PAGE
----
Friday 23rd May 2014Mac or PC for Your Digital Art?
One of the bitterest rivalries that has consumed generations of digital artists is the divide between the Mac and the PC. Okay, that might be a touch hyperbolic, as they haven't existed in their present incarnations for more than a generation, but there are still bitter feuds and harsh words exchanged between the two opposing camps. When the time comes to buy yourself a new computer, it's an important decision to make. Switching between the two can be something of a hassle, but it's not impossible, although as long as Adobe and other software makers are unwilling to allow their customers to switch platforms without purchasing additional copies of programs, that can be a major added expense when it comes to switching environments.
That being said, Macs have a long tradition of being used by the more creative types of personalities (although how much of that tendency is really justified and how much of it comes from Apple's exceptional marketing capabilities is really up for debate). In the hazy days of yore when even the most basic computer cost thousands of dollars, there was a real advantage for artists to use Macs. They paid closer attention to design, displayed colours more accurately than PCs of the day, and worked easily with Postscript printers.
Those days are past - long past, in fact. At this particular moment, 95% of the internal components of Macs are exactly the same as they are in PCs, and PCs tend to be capable of running anything that a Mac can with equal facility. Adobe has improved the PC versions of their products (Photoshop, Illustrator, and InDesign, among many others) to be completely on par with the Mac versions, and PC monitors now offer exactly the same colour fidelity that Mac screens do.
The next major concern, of course, is price. We artists tend not to be rolling in cash, although we are also very conscious of image (even though we often pretend not to be). This tends to make us lean towards Macs anyways, simply because they have a cachet that PCs don't, but when you're on a budget, 9 times out of 10 you can get a PC that will run circles around a Mac at a similar price - not to mention that the cheapest Macs available tend to approach the $1000 price point, while a perfectly serviceable PC can be had for half that price.
Naturally, there are some caveats, but at this point, the long-fought battle between the two can be said to be little more than marketing hype. Ultimately, it all comes down to what you're most comfortable with, as 99% of your digital artwork will be completed equally well on either platform. If you're into high-end video editing, you may be better off with a Mac, whereas if your emphasis is on 3D rendering, you may be better off with a PC. It all comes down to what you need, not which is better.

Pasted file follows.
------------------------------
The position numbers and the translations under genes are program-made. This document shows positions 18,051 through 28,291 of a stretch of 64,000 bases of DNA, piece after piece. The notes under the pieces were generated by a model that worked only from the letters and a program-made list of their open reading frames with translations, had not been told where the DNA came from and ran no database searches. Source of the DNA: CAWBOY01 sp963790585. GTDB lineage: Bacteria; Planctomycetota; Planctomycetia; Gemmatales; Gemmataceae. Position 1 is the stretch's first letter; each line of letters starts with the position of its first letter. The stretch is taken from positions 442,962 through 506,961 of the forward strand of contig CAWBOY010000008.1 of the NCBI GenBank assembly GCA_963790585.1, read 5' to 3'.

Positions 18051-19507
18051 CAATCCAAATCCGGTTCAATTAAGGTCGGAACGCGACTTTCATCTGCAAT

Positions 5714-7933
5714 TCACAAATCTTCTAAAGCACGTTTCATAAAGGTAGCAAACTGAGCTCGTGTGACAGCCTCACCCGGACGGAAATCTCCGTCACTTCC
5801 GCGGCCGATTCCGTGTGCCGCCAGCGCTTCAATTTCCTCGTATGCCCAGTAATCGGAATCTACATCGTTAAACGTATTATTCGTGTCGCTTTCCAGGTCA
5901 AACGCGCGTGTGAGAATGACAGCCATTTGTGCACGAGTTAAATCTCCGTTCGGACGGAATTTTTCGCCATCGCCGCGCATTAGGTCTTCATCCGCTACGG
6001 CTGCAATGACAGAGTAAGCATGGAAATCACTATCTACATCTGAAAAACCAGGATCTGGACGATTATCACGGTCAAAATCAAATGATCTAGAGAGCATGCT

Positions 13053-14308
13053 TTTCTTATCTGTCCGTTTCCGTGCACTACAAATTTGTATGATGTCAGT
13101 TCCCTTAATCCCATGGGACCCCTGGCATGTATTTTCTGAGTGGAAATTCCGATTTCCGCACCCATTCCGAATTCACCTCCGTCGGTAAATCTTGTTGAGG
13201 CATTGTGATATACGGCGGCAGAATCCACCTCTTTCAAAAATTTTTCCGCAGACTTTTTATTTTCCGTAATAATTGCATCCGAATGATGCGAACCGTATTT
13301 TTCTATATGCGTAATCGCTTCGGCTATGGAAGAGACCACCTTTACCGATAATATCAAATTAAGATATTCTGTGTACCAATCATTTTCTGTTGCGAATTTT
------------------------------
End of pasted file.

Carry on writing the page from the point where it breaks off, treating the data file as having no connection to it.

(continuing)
Posted on May 23rd 2014 on 07:13pm
Friday 25th April 2014Never Before Seen Digital Works by Warhol Recovered
Perhaps the most dreaded scourge of the digital artist is data loss. Unless you manage to regularly maintain a strict backup schedule to keep copies of all your digital work files in separate places (and let's be honest - that's right up there with flossing every day and jogging 4 times a week) you have probably encountered the problem before. But what happens when you diligently back up your work, only to have the storage medium you used go out of style? Imagine being a filmmaker who has copies of all their work on BetaMax tapes. Well, the same thing apparently happened to works by pioneering pop art icon Andy Warhol.
Originally commissioned in 1985 by then-thriving computer company Commodore to create a series of works using their computer graphics software, Warhol produced a number of images using a now-hilariously antiquated program named GraphiCraft, which was never the less the pinnacle of computer graphics technology at the time. Out of the whole series he created, only one piece was ever used in a real-world setting, a picture of artist Debbie Harry. All the rest of the images were saved to floppy disks, and left to gather dust and be forgotten in some back corner of Warhol's studio.
After the artist's death, however, the disks were part of a collection that was donated to The Warhol, a museum in Pittsburgh dedicated to all things Andy Warhol, part of the Carnegie Museums collection. However, by this time, Commodore was going bankrupt, and the museum had little technical knowledge that would have allowed them to access the content of the disks - and, not knowing was contained on them, they had little incentive to find out.
Fast forward to 2014, when Cory Arcangel saw a Youtube video of Warhol promoting the Amiga 1000, which inspired him to reach out to the museum to find out what happened to his experiments with the first computer graphics systems. The result was a collaboration between The Warhol's chief archivist, Matt Wrbican, and a group of computer enthusiasts from Carnegie Mellon University, the CMU Computer Club. Thanks to the expertise of the CMU Computer Club, the images were able to be recovered after painstaking tests and careful problem solving. For those of you who've read our recent post on drawing tablets, you'll be easily able to see how even the most capable artists would have struggled to adapt to the mouse interface that was standard issue on most computer systems at the time!
Posted on April 25th 2014 on 10:55pm